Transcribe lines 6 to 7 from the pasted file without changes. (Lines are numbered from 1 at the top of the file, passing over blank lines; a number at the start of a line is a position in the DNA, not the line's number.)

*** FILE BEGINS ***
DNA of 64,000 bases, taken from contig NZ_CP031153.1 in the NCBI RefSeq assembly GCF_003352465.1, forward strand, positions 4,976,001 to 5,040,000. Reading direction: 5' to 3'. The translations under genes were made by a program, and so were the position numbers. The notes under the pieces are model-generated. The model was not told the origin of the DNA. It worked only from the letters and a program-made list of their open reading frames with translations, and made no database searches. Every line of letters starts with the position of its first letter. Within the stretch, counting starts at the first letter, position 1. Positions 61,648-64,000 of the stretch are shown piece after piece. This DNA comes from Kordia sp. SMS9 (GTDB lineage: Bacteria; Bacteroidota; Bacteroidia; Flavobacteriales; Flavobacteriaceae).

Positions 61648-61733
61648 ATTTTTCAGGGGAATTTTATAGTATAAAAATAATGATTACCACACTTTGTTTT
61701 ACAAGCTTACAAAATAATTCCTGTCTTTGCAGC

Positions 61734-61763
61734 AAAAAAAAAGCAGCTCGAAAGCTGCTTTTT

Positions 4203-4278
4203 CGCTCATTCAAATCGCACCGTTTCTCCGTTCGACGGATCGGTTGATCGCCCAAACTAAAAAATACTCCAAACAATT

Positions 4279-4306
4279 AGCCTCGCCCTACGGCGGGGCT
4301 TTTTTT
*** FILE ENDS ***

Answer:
61734 AAAAAAAAAGCAGCTCGAAAGCTGCTTTTT

Positions 4203-4278